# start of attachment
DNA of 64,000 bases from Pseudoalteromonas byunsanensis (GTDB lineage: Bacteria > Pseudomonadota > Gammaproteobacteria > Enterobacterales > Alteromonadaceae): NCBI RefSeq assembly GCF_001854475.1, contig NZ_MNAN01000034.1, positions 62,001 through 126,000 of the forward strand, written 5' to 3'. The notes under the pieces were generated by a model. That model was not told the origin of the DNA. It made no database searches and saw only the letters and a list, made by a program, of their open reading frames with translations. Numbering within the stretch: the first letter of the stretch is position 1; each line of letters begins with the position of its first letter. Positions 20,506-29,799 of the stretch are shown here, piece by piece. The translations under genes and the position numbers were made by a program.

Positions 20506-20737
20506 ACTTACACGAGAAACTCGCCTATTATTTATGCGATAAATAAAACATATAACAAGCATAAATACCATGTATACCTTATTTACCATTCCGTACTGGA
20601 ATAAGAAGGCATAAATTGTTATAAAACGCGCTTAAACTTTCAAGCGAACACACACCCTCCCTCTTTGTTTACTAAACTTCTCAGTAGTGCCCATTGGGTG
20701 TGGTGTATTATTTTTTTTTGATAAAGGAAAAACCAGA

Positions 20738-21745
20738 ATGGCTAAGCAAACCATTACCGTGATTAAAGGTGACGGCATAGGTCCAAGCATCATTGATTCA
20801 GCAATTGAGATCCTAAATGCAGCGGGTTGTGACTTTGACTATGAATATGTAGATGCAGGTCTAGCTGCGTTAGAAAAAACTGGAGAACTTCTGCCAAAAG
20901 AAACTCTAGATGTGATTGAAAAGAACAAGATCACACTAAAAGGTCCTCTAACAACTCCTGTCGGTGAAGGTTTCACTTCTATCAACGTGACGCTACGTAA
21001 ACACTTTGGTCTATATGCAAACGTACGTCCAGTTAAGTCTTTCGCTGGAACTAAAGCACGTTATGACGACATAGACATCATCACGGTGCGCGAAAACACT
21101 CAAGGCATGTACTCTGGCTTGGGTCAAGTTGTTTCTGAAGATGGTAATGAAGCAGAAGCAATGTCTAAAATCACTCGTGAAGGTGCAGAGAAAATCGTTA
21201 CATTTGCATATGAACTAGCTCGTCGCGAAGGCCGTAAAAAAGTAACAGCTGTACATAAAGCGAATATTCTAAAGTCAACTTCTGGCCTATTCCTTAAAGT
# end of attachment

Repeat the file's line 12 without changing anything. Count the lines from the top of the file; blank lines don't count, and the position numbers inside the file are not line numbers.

21201 CATTTGCATATGAACTAGCTCGTCGCGAAGGCCGTAAAAAAGTAACAGCTGTACATAAAGCGAATATTCTAAAGTCAACTTCTGGCCTATTCCTTAAAGT